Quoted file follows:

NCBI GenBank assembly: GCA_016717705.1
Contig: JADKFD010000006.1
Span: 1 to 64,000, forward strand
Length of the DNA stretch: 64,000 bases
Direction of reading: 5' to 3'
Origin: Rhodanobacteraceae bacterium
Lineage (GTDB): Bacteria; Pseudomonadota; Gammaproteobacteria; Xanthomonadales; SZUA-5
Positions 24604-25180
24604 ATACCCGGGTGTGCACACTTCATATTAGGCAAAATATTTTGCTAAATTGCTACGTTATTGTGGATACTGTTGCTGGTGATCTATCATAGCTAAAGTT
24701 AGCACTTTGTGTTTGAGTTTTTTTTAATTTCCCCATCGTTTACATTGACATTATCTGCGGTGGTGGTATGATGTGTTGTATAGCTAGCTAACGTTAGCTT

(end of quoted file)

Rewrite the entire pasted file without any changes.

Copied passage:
NCBI GenBank assembly: GCA_016717705.1
Contig: JADKFD010000006.1
Span: 1 to 64,000, forward strand
Length of the DNA stretch: 64,000 bases
Direction of reading: 5' to 3'
Origin: Rhodanobacteraceae bacterium
Lineage (GTDB): Bacteria; Pseudomonadota; Gammaproteobacteria; Xanthomonadales; SZUA-5
Positions 24604-25180
24604 ATACCCGGGTGTGCACACTTCATATTAGGCAAAATATTTTGCTAAATTGCTACGTTATTGTGGATACTGTTGCTGGTGATCTATCATAGCTAAAGTT
24701 AGCACTTTGTGTTTGAGTTTTTTTTAATTTCCCCATCGTTTACATTGACATTATCTGCGGTGGTGGTATGATGTGTTGTATAGCTAGCTAACGTTAGCTT